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“Open Source” for technology innovation?

Monday, 28 July 2008 — by

Open Source is as much a business model as it is a philosophy. Could the philosophical underpinnings of Open Source be applied to technology innovation?

The reason I ask is that after reading the wonderful and absorbing story of Amy Smith and her dedication to accessible, low-cost technology for developing countries, we may be at another waypoint in our sociocultural development that I believe is our transition to what I call our role as the custodian of Earth, its inhabitants and its resources.

Redefining the Open Source philosophy for innovative technology

A re-worked definition of Open Source in our new context would be: a technology, or series of technologies where the source knowledge, materials and know-how are readily available to the general public for use and / or modification from its original design free of charge.

Amy Smith and her team of students set out into Peru to help villagers improve their lives and their way of living with affordable, easy-to-use, low-cost technology. However, despite this humble and philanthropic backdrop, the challenge is, certainly in an academic sense, formidable.

In the developed world, we’ve amassed a huge knowledge base of key technologies that much of our world relies on yet these technologies have, for the most part, not seen the light of day in the undeveloped regions of the world.

We take for granted sanitation, electricity, clean running water and the means to cook food safely. Our store of knowledge affords us no end of useful, innovative ways to achieve these things, many of which are in the public domain.

Thing is, poor farmers often can’t read. Nor could they afford the time off to travel to wherever they’d need to be to read such things, even if they could. In these instances, it is the likes of Amy Smith who travel out to these impoverished regions, where they then set about sharing this valuable knowledge.

But sharing the knowledge isn’t enough; the underlying technology often needs a re-think. Want running water? Well, there’s a ton of things you need in place to make that work. Most of which are simple, but only with respect to the availability of people with the requisite knowledge, and the required resources.

Innovative thinking is something that everyone has the potential to exercise at some point in their lives. After all, our world is built on the back of layman innovations, with only our recent modern world — beginning with the Industrial Revolution in Britain during the 18th and 19th century — owing its existence to ingenious innovations in science & technology.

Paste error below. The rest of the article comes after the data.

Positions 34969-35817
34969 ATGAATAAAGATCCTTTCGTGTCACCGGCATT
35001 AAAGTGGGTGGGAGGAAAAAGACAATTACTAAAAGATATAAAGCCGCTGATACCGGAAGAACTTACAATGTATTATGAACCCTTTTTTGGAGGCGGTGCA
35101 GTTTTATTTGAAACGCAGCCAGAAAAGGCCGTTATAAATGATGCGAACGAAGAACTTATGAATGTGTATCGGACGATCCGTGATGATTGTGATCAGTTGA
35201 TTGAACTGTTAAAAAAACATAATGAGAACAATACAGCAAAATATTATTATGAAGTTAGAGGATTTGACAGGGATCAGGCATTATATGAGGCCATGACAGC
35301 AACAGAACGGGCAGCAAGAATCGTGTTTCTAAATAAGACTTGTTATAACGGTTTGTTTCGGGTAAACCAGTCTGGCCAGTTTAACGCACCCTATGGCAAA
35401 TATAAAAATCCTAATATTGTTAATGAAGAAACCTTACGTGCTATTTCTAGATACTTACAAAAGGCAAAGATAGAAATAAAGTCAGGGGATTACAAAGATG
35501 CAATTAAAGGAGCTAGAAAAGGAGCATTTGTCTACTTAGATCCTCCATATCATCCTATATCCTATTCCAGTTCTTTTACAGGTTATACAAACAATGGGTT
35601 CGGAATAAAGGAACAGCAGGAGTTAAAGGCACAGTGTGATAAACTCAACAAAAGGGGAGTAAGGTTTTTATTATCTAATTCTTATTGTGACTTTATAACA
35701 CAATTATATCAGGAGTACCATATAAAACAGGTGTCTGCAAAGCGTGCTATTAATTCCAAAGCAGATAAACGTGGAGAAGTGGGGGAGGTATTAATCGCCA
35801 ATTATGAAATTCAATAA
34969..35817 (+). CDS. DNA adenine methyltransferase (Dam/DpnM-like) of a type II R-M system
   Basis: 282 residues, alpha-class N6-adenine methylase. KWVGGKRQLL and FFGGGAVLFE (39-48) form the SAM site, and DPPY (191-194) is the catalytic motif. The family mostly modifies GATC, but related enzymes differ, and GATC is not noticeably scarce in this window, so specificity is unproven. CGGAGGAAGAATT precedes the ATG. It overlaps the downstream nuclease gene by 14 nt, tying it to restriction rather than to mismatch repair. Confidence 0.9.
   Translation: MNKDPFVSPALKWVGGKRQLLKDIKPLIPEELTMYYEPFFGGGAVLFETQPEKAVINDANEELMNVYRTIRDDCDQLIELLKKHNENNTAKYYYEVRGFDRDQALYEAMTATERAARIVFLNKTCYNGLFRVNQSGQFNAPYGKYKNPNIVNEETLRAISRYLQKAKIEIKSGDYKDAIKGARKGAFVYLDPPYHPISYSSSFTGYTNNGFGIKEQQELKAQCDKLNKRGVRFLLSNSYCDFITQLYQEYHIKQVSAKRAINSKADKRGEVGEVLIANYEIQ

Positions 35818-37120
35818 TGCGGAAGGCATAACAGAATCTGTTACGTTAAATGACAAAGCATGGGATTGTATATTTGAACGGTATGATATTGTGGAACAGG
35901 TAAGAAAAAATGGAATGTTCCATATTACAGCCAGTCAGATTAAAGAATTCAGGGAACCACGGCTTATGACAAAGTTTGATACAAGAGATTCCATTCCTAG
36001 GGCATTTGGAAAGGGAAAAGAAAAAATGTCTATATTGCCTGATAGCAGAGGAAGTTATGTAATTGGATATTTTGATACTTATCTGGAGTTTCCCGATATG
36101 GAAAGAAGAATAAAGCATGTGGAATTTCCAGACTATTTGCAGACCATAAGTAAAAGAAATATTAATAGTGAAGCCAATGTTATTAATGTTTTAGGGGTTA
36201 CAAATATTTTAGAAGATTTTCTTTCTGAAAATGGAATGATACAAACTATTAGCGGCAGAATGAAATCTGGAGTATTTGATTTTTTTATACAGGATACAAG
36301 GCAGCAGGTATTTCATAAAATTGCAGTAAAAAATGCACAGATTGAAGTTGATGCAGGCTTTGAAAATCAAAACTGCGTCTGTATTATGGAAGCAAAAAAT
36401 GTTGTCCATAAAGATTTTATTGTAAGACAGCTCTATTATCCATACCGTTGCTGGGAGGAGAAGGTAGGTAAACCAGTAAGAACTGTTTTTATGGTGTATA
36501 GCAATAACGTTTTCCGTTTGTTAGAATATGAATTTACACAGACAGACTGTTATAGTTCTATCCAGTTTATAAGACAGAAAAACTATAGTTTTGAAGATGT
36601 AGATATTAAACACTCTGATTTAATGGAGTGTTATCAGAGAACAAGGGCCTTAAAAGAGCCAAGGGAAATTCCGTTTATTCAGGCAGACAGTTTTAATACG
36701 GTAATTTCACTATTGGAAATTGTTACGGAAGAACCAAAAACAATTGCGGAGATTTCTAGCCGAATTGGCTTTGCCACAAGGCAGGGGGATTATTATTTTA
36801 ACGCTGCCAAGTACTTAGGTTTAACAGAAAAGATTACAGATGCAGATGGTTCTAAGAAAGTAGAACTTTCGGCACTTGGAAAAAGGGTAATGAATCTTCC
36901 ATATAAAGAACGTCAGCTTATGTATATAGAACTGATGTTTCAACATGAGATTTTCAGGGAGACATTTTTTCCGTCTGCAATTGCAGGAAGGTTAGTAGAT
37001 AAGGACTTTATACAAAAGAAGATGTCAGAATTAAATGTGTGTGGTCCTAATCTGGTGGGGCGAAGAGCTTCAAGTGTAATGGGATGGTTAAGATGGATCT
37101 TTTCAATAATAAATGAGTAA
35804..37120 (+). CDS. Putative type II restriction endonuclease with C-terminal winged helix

Access to innovative thinkers is therefore an essential ingredient. These people have to re-think and re-engineer the every-day conveniences of our modern world, or the conveniences that poor people rely on for their very existence.

However, hidden within this mix of ideas and truly remarkable innovations is the makings of patent infringements, a problem the Open Source community is all too familiar with.

In the broader context of domesticated technologies, an arrangement, or a legally-binding commercial cease fire would need to be put in place to free up the innovators and allow them to extend their lateral thinking into areas that were (speaking in a future tense) formally bound by a patent or some other legal device.

Just what is technology anyway?

It’s all too easy to forget or to totally misunderstand what technology is:

“You see, the perception (or common misconception?) is that technology is new stuff, like computers, energy-efficient light bulbs, high-speed trains, space flight, nanotechnology, genetics, crazily tall buildings and stupidly long bridges.

When in actual fact, technology is glazed drinking mugs, the three field system, mass-produced cloths, glass windows, zip fasteners, the bow & arrow, central heating and the printed word.”

For the likes of Amy Smith, she appears to understand this great leveling of technology more than most. Her grasp of technology and how to eek out any latent, innate potential to the fullest is a gift of hers.

Her work and the work of her peers is probably more important now than at any other time in human history.

Sustainability is no longer enough. Now, we must augment such notions and strategies with innovative, low-cost inventions that can be taken and replicated over and over again, throughout the world.

Their role is to popularize technology free of any need for commercial financial reward, yet fully in the knowledge that their innovative technologies are helping to make the lives of poorer people around the world better…

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